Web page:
Senator D’Amato

Although the majority of New Yorkers hadn’t voted for D’Amato, he sought to make himself more marketable in the state. He moved towards the center and became known foremost for securing funds for and addressing constituent service in New York State, leading his critics to call him “Senator Pothole”. However, he and his supporters embraced this name, and indeed, New Yorkers proved receptive. D’Amato would also go to bat for the state through filibusters. In 1986, he engaged in a 23 1/2 hour solo filibuster on the military appropriations bill for it stopping funding of the building of a jet trainer plane from a Farmingdale, N.Y. company in which he read from the Washington D.C. phonebook (RealClearPolitics). This was the second longest filibuster in Senate history. That year, the Democrats nominated a staunch liberal in Mark Green, the chief speechwriter for Senator Gary Hart (D-Colo.), and D’Amato prevailed by over 15 points, this time with a majority. He was socially liberal on issues surrounding civil rights and gay rights, supporting affirmative action and anti-discrimination laws for homosexuals, and opposing “don’t ask, don’t tell”. D’Amato, however, was conservative on the subject of “law and order”, favoring the death penalty and weakening the exclusionary rule. He also, more controversially for the Democratic and pro-choice New York, had a pro-life record. D’Amato was strongly in favor of defense spending while being more liberal on issues regarding organized labor as well as domestic spending. He would also vote for the Family and Medical Leave Act. In 1992, with reelection looming and drawing a tougher opponent in New York Attorney General Robert Abrams, he conducted the ninth longest solo filibuster, this time regarding the dropping of aid for a typewriter company in Cortland, N.Y. that motivated the firm to move operations to Mexico for 15 hours and 14 minutes, in which he sang “South of the Border” (Down Mexico Way). To this day, he is the only person to appear twice among the top ten solo filibusters of Senate history. D’Amato won reelection by 1.2%. Always cognizant of jobs in New York state, he voted against NAFTA.

Throughout his time in the Senate, D’Amato was the de facto boss of the New York Republican Party, and provided critical support for the campaigns of both George Pataki to the governorship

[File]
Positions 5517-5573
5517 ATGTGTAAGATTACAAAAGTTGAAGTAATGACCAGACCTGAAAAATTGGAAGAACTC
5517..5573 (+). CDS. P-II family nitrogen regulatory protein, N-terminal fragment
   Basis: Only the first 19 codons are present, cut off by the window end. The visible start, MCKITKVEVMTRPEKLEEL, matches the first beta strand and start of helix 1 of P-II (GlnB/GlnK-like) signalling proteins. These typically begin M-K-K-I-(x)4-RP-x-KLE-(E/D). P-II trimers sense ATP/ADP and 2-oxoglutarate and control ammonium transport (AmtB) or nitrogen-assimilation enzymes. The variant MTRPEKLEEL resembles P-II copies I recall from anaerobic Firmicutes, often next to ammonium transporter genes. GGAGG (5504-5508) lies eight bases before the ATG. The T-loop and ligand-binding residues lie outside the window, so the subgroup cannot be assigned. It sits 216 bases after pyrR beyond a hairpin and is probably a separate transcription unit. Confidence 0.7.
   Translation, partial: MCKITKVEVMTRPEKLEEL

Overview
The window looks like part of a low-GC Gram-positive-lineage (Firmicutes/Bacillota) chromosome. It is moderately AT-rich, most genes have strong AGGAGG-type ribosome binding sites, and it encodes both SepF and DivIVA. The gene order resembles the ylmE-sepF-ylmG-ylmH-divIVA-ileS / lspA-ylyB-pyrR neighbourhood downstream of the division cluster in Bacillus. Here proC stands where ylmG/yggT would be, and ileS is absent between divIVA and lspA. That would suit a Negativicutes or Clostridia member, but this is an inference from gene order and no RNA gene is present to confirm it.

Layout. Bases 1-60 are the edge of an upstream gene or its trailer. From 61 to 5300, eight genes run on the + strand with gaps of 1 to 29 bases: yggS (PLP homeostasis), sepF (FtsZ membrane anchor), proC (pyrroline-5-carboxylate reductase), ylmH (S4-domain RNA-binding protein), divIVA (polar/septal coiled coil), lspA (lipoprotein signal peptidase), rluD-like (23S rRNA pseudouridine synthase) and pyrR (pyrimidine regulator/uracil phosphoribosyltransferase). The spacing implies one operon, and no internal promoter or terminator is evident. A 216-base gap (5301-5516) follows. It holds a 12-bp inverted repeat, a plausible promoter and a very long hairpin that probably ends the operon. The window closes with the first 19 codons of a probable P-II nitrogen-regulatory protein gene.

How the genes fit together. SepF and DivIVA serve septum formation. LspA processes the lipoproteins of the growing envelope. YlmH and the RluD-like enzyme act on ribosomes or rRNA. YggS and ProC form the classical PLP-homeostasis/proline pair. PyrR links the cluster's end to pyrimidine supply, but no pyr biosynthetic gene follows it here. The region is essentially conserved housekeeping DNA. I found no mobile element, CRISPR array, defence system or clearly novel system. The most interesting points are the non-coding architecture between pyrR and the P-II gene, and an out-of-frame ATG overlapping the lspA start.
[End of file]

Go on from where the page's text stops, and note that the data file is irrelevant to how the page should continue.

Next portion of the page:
and Rudy Giuliani for Mayor of New York City in 1994. That year, he sang his version of “Old McDonald Had a Farm” in response to the Democratic crime bill over what he regarded as pork, singing,

“President Clinton had a bill, ee-ay-ee-ay-oh.
“And in that bill was lots of pork, ee-ay-ee-ay-oh.
“New pork here, old pork there,
“Here a pork, there a pork,
“Everywhere pork, pork.
“The president’s bill cost much too much,
“And it must be chopped.
“With a chop, chop here,
“And a chop, chop there
“Chop that pork off everywhere.
“Then we’ll have a bill that’s fair,
“Ee-ay-ee-ay-oh” (Powers).

He would also be accused by critics of running a corrupt political machine, and these claims were bolstered by a Senate Ethics Committee rebuke in 1991 for permitting his brother to use Senate stationery to write a letter to one of his clients as well as a perception that large campaign contributions could result in extraordinary legislative action from him (Harden). In 1995, D’Amato wrote Power, Pasta, and Politics: The World According to Senator Al D’Amato, in which he offered his insights on the politics of his time.

During the Clinton years, D’Amato maintained a moderate conservative record and was acidic in his criticism of the Clintons during hearings regarding the Whitewater controversy. He also attracted particularly strong criticism for his vote against the Brady Bill, as gun control measures poll well in New York. His record as well as his declining share of the vote in a state that had voted for not just Clinton in 1992 and 1996 but also Dukakis in 1988 spelled trouble for his next reelection in 1998.